Sunday, 18 January 2009

George Osborne: an apology

The return of at least one grown-up non-Europhobe to the Shadow Cabinet should be very much welcomed by pro-Europeans in all parties.

But it reminds me that Next Left may owe Shadow Chancellor George Osborne an apology. We cruelly 'itchy chin' ridiculed reported claims by his friends that it was the boy George who was pushing hardest for Ken to come back to the Shadow Cabinet.

However, a couple of days later, the always v.well informed Ben Brogan of the Mail reported that:

Mr Osborne has let it be known that neither he nor his 'friends' have voiced the view that he is happy about Mr Clarke's return, as reported yesterday.

So, sorry George, for thinking you might be so cynical as to pretend that you were.

Unless, however, tomorrow you do turn out to be really, really happy with your friend Dave inflicting what looks to most of Westminster like the double humiliation of the Hague promotion and Clarke return.

In that case, we can re-retract. We will know you were triple bluffing. Or something.


Iain Dale said...

What an unbelievably pathetic post. It demeans both you and the Fabian Society, Sunder.

I thought the Fabian Society was all about ideas, not character assassination.

Sunder Katwala said...
This comment has been removed by the author.
Sunder Katwala said...


I don't understand your point at all. Where is the character assassination? It is a short post on some interesting personal politics at the top of one of the major parties.

1. Somebody billed as "friends" of GO briefed to The Telegraph on Jan 6th that it was George Osborne who had been pushing for the return of Clarke. (That was widely reported: I was very sceptical that he had been doing that, and thought it very silly and implausible if he were to claim that).

2. Brogan reported on Jan 8th in essence that Osborne's camp had made very clear to him that this was not his or their position. For me, that killed off the idea that Osborne was championing Ken. (And some on the right were trying to stop Ken, as you have commented on in your own post).

3. I simply don't know what GO will say about this now. His shadow position remains secure, but the party politics of it are clearly tricky for him. I am sure Tories will admit that in private, as anybody can see it.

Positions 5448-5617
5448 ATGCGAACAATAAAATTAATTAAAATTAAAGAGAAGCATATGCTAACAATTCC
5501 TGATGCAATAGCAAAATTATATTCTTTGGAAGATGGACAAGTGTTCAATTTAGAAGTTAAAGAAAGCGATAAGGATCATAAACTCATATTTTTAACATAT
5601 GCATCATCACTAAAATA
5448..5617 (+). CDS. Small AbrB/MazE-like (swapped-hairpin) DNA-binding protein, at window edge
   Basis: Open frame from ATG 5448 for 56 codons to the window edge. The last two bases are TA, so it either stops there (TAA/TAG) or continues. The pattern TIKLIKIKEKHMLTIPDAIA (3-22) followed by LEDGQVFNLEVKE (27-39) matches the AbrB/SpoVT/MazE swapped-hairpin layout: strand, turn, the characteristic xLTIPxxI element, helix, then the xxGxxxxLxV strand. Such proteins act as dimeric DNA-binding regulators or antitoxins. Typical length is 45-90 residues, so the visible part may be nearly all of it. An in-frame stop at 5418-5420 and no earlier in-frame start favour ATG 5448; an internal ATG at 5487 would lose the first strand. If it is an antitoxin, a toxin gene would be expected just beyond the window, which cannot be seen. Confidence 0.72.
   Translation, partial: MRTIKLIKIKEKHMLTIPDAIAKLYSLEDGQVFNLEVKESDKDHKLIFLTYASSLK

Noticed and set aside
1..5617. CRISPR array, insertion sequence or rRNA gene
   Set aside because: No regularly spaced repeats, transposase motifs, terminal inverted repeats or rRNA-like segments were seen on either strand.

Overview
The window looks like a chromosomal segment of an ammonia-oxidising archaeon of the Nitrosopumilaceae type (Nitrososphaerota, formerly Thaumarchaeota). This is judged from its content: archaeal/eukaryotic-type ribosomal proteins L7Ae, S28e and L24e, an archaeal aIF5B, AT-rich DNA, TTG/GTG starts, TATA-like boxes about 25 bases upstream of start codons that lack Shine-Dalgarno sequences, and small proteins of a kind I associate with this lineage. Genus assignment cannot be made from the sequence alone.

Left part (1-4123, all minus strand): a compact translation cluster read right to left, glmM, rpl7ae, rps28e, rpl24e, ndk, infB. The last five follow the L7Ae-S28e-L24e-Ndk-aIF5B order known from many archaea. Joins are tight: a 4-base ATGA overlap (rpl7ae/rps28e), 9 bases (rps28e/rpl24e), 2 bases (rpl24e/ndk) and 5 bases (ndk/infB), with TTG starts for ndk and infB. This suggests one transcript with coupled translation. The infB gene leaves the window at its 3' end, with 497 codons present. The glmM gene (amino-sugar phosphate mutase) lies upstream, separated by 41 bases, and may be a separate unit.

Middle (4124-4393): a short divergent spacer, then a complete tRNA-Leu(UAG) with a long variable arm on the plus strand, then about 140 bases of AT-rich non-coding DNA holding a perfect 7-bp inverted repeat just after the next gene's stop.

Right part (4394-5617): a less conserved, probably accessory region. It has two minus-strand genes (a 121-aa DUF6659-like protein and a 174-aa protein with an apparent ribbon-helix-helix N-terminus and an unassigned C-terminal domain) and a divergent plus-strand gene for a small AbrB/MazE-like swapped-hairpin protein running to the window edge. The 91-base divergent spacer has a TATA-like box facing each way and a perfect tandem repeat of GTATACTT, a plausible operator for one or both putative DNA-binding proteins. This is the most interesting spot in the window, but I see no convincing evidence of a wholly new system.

It seems clear that Cameron has decided

(i) to keep Osborne as Shadow Chancellor, which I have personally all along predicted he would, while there have been some senior right-wing commentators calling for him to be moved

(ii) to rebalance his team to make Osborne somewhat less prominent, with Clarke in a public-facing role, while putting firmly on the record that Hague is the senior member of his team, which the well informed Daily Telegraph reported as "an interview widely interpreted as a slap-down to Mr Osborne, who is usually considered number two in the party hierarchy" and as "widely seen in Tory circles as a blow to Mr Osborne".

These moves and their communication have clearly been thought through by the Tory leaders' team: the Hague move was remarkably public and coordinated media operation, and I am sure nobody in politics thought it was just that they happened to have some diary space to do an interview together.

There is lots of interest here, including a Cameron steel/ruthlessness which perhaps belies some of the public image

Stuart White said...

Iain, Sunder's post seems like perfectly fair game to me. This is the kind of spin-demolition which I would expect a critical blogsite to engage in. It is not character assassination to make the points Sunder makes in the post; arguably, it would be obsequious (er, can someone check my spelling?) not to!